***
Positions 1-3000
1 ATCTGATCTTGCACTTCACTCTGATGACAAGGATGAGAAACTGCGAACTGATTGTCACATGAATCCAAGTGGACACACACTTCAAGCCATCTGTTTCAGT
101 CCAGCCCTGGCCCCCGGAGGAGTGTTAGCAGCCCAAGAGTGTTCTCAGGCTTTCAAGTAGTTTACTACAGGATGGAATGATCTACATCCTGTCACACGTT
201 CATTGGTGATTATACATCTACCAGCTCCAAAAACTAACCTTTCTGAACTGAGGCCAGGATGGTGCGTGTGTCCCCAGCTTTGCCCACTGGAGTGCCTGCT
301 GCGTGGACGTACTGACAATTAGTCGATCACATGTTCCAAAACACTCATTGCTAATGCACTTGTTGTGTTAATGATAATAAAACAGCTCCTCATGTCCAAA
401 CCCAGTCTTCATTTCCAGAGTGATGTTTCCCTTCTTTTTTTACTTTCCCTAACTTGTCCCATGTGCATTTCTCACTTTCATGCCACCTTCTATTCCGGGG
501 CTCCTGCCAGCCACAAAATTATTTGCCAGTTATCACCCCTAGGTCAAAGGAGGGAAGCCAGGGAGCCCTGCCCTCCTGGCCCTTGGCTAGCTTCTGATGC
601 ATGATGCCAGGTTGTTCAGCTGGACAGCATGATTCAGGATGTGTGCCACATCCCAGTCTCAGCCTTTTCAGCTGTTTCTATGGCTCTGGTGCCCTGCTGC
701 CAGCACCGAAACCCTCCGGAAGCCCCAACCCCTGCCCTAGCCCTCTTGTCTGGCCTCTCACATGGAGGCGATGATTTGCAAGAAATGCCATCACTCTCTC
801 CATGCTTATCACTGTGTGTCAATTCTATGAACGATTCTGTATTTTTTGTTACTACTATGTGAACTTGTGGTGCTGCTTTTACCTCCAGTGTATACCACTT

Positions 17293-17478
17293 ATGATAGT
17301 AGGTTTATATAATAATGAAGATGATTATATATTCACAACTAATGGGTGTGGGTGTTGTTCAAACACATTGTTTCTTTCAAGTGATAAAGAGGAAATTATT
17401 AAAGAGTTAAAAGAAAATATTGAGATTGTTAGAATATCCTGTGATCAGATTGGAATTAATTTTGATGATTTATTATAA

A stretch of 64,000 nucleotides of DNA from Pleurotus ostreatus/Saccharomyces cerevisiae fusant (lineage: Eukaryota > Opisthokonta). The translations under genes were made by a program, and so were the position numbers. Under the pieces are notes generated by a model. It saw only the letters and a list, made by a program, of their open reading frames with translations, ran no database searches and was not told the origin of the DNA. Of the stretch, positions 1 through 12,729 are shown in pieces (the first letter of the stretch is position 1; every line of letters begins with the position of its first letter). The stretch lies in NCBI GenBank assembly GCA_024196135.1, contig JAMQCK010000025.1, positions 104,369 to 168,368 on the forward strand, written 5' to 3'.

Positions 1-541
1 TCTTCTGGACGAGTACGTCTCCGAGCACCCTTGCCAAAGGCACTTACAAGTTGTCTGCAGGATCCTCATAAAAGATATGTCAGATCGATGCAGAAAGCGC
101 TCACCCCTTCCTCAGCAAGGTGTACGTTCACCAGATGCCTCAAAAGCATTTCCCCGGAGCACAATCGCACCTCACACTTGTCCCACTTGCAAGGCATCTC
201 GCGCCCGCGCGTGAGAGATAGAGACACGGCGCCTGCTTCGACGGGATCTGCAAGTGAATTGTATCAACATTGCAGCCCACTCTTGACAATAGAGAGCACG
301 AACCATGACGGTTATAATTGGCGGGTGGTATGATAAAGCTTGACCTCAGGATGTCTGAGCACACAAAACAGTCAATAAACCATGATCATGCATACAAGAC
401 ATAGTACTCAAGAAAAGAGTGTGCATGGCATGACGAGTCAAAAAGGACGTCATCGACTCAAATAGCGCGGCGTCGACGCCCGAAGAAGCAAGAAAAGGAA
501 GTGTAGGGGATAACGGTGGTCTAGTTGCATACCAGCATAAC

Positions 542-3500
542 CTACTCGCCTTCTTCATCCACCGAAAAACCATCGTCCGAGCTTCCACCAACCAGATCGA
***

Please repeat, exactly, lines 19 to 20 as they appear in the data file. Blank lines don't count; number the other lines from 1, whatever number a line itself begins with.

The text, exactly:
201 GCGCCCGCGCGTGAGAGATAGAGACACGGCGCCTGCTTCGACGGGATCTGCAAGTGAATTGTATCAACATTGCAGCCCACTCTTGACAATAGAGAGCACG
301 AACCATGACGGTTATAATTGGCGGGTGGTATGATAAAGCTTGACCTCAGGATGTCTGAGCACACAAAACAGTCAATAAACCATGATCATGCATACAAGAC